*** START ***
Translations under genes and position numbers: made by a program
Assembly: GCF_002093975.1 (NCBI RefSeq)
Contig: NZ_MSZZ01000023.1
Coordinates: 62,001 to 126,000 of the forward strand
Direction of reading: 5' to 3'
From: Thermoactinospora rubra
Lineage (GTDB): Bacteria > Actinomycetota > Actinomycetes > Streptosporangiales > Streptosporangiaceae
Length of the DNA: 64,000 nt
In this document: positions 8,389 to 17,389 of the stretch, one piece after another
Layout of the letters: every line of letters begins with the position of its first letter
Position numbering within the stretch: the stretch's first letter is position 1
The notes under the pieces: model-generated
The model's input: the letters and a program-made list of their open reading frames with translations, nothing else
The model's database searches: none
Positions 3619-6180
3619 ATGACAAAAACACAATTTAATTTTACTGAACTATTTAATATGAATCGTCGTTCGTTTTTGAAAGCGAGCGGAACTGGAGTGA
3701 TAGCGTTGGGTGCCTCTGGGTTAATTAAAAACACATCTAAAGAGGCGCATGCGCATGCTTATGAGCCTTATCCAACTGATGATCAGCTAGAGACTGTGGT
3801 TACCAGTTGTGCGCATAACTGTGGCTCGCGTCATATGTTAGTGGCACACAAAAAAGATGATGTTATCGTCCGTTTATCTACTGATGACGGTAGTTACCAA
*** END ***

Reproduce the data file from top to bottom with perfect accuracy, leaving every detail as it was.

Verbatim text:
Translations under genes and position numbers: made by a program
Assembly: GCF_002093975.1 (NCBI RefSeq)
Contig: NZ_MSZZ01000023.1
Coordinates: 62,001 to 126,000 of the forward strand
Direction of reading: 5' to 3'
From: Thermoactinospora rubra
Lineage (GTDB): Bacteria > Actinomycetota > Actinomycetes > Streptosporangiales > Streptosporangiaceae
Length of the DNA: 64,000 nt
In this document: positions 8,389 to 17,389 of the stretch, one piece after another
Layout of the letters: every line of letters begins with the position of its first letter
Position numbering within the stretch: the stretch's first letter is position 1
The notes under the pieces: model-generated
The model's input: the letters and a program-made list of their open reading frames with translations, nothing else
The model's database searches: none
Positions 3619-6180
3619 ATGACAAAAACACAATTTAATTTTACTGAACTATTTAATATGAATCGTCGTTCGTTTTTGAAAGCGAGCGGAACTGGAGTGA
3701 TAGCGTTGGGTGCCTCTGGGTTAATTAAAAACACATCTAAAGAGGCGCATGCGCATGCTTATGAGCCTTATCCAACTGATGATCAGCTAGAGACTGTGGT
3801 TACCAGTTGTGCGCATAACTGTGGCTCGCGTCATATGTTAGTGGCACACAAAAAAGATGATGTTATCGTCCGTTTATCTACTGATGACGGTAGTTACCAA